Creative Thinking Tools Creativity Design Thinking Teams


The input phase of the process where the team learns to eat sleep and breathe the sub­ject of the brief. In order for this to work effec­tive­ly it is impor­tant that we learn to come to terms with our fil­ters. Through­out our lives we have been devel­op­ing fil­ters through which we see the world. These fil­ters can be bro­ken down into:

  • Val­ues
  • Beliefs
  • Prej­u­dice
  • Cul­ture
  • Lan­guage
  • Mem­o­ry
  • Meta Behav­iours

Each of the above con­tributes to who we are as indi­vid­u­als and how we form opin­ions, but in order for use to be tru­ly diver­gent in our think­ing we need to see past our fil­ters and seek new expe­ri­ences, ide­olo­gies and con­cepts. By ques­tion­ing and chal­leng­ing our­selves we can take our work in unexpected/unintended direc­tions. Begin by gath­er­ing:

  • Inter­est­ing Sto­ries
  • Videos
  • Pho­tos
  • Arti­cles
  • Sketch­es

These sources should not always be dig­i­tal and the inter­net is only one source of great mate­r­i­al. Books, jour­nals and mag­a­zines have the advan­tage and dis­ad­van­tage of being curat­ed con­tent which can save time and ener­gy ini­tial­ly. They are also dat­ed time cap­sules mak­ing it eas­i­er to spot trends both past and present.

These sources are trig­gers for thoughts, mem­o­ries, con­ver­sa­tions, from which a thou­sand ideas can grow. It is impor­tant that we check our fil­ters when view­ing sources and make sure that we are not unknow­ing­ly edit­ing out source mate­r­i­al with­out being daft and let­ting every­thing in regard­less of rel­e­vance.

Get out and expe­ri­ence the real world, be empa­thet­ic, meet the peo­ple who may ulti­mate­ly inter­act with the prod­uct of the brief. Explore the envi­ron­ment which will be effect­ed by the prod­uct. Take pic­tures, videos and notes, try to under­stand the human needs of the design process be an anthro­pol­o­gist. Under­stand the who and where before address­ing the what, why or when.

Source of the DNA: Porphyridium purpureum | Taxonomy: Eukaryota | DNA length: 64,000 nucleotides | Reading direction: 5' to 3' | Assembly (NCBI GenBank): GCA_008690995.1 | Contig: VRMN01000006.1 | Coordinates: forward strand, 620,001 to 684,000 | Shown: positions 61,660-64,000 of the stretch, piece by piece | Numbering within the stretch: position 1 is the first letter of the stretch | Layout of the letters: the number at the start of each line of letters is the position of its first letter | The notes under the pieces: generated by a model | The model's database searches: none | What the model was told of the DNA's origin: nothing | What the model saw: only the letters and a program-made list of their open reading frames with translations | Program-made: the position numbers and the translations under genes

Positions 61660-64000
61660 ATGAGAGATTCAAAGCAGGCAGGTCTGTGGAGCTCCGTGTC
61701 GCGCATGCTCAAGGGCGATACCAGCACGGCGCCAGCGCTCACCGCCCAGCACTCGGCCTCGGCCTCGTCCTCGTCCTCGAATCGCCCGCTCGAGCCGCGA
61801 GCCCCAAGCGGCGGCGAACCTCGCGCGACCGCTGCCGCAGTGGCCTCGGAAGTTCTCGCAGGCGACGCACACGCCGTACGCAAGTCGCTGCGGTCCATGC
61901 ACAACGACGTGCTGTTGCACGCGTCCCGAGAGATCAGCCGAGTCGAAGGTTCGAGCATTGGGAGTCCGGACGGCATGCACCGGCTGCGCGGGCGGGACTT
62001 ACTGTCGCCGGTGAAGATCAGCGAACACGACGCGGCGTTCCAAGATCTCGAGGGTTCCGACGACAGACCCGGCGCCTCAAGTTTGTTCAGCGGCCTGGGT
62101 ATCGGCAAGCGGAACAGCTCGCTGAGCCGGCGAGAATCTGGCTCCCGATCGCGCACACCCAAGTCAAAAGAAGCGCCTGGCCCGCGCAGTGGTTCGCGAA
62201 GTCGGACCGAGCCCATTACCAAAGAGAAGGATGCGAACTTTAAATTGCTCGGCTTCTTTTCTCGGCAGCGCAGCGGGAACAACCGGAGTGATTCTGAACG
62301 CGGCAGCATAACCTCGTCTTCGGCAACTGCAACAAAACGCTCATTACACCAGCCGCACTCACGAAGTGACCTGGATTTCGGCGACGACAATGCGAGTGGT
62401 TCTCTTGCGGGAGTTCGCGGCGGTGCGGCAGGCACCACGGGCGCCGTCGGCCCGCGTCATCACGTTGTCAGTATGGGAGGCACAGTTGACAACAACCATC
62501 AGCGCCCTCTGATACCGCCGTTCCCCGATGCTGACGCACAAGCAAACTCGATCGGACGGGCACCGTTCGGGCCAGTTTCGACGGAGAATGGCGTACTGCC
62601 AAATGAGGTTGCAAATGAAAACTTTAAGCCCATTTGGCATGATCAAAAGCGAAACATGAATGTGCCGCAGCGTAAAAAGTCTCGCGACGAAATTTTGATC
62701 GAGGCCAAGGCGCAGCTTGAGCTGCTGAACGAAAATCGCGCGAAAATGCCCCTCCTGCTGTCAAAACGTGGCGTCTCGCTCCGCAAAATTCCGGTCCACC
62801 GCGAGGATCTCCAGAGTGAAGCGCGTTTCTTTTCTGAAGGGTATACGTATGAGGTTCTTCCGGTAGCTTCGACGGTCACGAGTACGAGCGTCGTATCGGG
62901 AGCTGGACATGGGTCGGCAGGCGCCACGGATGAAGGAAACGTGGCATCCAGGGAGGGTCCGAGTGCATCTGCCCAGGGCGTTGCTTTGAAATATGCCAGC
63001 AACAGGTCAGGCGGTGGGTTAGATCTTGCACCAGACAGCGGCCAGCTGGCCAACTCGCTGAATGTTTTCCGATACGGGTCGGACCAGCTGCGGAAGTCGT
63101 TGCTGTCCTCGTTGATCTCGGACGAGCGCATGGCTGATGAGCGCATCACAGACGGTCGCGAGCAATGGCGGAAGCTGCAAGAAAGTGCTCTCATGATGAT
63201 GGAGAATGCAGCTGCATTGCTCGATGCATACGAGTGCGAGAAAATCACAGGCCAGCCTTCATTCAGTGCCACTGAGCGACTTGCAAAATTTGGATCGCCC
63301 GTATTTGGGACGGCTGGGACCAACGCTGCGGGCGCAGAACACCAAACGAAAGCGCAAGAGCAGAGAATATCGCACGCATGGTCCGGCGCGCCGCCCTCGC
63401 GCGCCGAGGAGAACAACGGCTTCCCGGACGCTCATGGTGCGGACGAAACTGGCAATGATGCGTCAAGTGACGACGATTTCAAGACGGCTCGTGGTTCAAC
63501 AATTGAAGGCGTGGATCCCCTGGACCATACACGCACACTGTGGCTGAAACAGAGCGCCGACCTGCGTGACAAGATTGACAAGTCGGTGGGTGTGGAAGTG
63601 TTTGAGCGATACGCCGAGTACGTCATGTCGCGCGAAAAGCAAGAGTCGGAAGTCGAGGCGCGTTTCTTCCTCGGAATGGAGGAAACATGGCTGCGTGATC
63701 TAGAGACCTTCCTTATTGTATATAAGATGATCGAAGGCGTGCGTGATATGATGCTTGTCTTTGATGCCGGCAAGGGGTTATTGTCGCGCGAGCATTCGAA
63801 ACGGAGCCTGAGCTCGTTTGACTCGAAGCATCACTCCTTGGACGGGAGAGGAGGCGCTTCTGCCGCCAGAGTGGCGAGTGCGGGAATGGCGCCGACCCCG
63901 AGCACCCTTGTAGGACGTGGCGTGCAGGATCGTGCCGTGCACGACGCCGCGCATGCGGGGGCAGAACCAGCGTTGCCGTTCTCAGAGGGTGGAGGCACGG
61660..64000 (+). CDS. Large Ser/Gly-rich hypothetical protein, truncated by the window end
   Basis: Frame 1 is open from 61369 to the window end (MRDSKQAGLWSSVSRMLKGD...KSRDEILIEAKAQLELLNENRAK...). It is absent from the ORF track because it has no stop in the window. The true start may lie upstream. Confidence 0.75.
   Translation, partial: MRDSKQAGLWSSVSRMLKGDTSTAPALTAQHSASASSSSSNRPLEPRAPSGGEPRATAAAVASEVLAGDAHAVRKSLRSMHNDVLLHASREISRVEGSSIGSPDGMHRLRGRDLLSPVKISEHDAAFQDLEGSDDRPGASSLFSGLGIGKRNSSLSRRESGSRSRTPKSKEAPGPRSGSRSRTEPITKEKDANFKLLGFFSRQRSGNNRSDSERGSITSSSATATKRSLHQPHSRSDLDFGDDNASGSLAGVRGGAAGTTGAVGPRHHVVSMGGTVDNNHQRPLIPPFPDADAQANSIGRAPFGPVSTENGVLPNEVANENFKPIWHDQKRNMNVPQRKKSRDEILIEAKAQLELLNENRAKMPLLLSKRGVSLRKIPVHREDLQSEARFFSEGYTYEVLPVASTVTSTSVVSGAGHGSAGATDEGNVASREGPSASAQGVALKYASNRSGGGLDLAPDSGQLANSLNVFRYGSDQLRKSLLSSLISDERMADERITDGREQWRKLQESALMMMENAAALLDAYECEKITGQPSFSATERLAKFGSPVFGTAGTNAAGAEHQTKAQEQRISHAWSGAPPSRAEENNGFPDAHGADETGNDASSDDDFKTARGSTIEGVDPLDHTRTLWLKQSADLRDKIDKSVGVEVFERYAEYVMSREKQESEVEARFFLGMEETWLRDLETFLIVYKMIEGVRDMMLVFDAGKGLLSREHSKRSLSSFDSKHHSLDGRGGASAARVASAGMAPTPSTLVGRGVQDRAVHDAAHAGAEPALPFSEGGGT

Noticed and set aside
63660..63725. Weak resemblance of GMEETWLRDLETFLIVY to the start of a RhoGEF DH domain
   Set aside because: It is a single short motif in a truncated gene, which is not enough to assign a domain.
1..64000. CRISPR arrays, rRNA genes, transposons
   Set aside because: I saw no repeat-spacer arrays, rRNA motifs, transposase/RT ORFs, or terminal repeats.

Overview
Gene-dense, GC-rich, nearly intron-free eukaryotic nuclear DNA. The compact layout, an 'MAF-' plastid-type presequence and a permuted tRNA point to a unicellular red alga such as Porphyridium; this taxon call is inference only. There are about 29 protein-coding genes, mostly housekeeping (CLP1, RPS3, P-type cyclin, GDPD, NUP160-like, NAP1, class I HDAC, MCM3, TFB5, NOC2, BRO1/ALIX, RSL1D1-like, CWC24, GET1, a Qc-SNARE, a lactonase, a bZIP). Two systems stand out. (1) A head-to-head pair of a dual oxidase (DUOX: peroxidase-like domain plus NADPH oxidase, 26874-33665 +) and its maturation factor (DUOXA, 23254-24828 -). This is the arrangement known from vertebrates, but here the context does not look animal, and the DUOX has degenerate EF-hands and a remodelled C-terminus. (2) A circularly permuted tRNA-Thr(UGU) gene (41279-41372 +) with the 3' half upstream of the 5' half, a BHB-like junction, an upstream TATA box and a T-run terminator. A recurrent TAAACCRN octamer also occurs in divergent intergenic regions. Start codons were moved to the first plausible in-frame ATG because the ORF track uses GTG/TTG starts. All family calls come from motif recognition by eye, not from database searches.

Is the brief some­thing com­plete­ly rev­o­lu­tion­ary or are their oth­er product/services already avail­able that are close to or already ful­fil the require­ment of the brief. If so what are they? What can we learn from them? How are they per­form­ing? What are their strengths and weak­ness­es? Should we stand on the shoul­ders of giants? What would a com­plete­ly new offer­ing look, sound, taste, smell or feel like?

Inspi­ra­tions should be shared vis­i­bly and open­ly with the group. Avoid any urge to pro­tect or hide good sources for per­son­al gain, think­ing they might come in handy lat­er. Instead look around at the inspi­ra­tions added by the team and bounce off them in order to build on their influ­ence. Acknowl­edge and encour­age the ideas you like, refrain from crit­i­cism or dis­cour­age­ment at any stage. Talk open­ly with each oth­er through­out the process, rather then work silent­ly in cor­ners.

Creating Whitespace—Identifying Themes

The sec­ond step of the Inspire phase is to orga­nize the insights devel­oped by the team. Each Pos­tit is moved indi­vid­u­al­ly and dis­cussed by the team as it is placed beside notes to which it has some­thing in com­mon. As each note is organ­ised white­space is cre­at­ed and the clusters/themes become clear­ly defined. Each team is then asked to devel­op a nar­ra­tive to describe and estab­lish the rela­tion­ships, if any there is between each clusters/theme.